University of Arizona, Oklahoma State University forge addiction research partnership

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The medical centers at the University of Arizona and Oklahoma State University (OSU) have joined forces to help combat the opioid crisis and chronic pain through research, treatment, and education.

The partnership will share resources from three research centers – the University of Arizona Health Sciences Comprehensive Pain and Addiction Center (CPAC), the National Institute on Drug Abuse (NIDA)-funded Center for Excellence in Addiction Studies (CEAS) at UArizona Health Sciences, and the Oklahoma State University Center for Health Sciences’ National Center for Wellness & Recovery (NCWR) – to advance pain and addiction research and work to accelerate positive health outcomes across the country.

The goals of the three research centers are aligned with the National Institute of Drug Abuse and the National Institutes of Health's Helping to End Addiction Long-term (HEAL) initiative, according to a statement. They are focused on combating the opioid crisis, ameliorating the suffering of chronic pain while decreasing opioid use, finding alternatives to opioids for treating acute and chronic pain, promoting recovery and prevention of relapse from opioid use disorder, as well as development of rapidly acting medications for opioid overdose through advancement of novel chemistry, biology, therapies, clinical trials, and education.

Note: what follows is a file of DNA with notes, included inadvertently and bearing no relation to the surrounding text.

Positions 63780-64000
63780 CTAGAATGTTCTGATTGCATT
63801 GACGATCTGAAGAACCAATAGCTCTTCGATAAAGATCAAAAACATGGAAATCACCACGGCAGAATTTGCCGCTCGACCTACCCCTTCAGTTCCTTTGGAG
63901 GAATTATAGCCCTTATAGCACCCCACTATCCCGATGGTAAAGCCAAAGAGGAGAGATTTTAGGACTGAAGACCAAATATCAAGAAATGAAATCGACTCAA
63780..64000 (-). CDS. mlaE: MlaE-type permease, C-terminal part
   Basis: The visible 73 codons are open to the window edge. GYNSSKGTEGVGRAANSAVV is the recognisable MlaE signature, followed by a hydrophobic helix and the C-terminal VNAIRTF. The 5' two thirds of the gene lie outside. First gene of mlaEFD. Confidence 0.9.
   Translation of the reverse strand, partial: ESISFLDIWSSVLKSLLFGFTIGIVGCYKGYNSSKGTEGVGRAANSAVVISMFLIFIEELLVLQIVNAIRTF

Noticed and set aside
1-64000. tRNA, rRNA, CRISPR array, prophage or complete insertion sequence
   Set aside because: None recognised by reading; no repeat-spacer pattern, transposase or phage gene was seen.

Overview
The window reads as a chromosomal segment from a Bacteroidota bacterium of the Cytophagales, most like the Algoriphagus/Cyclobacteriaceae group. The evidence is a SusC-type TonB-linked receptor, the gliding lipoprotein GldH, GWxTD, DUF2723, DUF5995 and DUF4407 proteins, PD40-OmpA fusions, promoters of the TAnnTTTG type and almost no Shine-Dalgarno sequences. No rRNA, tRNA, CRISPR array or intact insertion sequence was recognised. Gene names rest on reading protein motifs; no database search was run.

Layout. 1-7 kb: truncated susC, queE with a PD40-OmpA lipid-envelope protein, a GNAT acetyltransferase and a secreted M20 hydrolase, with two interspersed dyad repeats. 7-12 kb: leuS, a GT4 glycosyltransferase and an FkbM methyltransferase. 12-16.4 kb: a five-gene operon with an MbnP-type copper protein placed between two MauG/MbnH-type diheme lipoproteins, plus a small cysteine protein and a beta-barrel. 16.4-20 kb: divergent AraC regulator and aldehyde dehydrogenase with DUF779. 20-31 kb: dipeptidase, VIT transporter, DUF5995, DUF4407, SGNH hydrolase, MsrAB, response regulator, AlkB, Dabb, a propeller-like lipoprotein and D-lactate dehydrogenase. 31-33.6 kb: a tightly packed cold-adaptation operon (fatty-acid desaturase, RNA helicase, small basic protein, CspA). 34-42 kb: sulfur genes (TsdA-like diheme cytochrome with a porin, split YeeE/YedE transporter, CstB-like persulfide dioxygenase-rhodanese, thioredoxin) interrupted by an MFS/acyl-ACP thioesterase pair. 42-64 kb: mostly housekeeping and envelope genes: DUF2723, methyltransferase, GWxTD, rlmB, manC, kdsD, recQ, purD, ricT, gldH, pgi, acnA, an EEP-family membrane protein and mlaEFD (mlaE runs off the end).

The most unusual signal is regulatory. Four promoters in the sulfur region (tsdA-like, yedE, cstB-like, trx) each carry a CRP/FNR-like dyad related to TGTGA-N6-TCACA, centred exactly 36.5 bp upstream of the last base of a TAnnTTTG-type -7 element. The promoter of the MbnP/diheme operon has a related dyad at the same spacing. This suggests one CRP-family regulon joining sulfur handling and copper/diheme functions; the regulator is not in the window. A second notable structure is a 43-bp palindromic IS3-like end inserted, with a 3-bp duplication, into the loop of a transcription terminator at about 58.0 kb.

In addition to their general populations, Arizona and Oklahoma are home to Indigenous populations affected by drug addiction. The two universities share a common commitment to addressing the impact of substance use disorders and chronic pain in these populations.

“The partnership will accelerate our ability to discover novel medications, devices, and therapies to help those who suffer from substance use disorder and chronic pain,” said Todd Vanderah, PhD, director of the UArizona Health Sciences Comprehensive Pain and Addiction Center and professor and chair of the Department of Pharmacology in the UArizona College of Medicine – Tucson. “This relationship will leverage each institution’s research strengths, their dedication to clinical care and their passion to make a change.”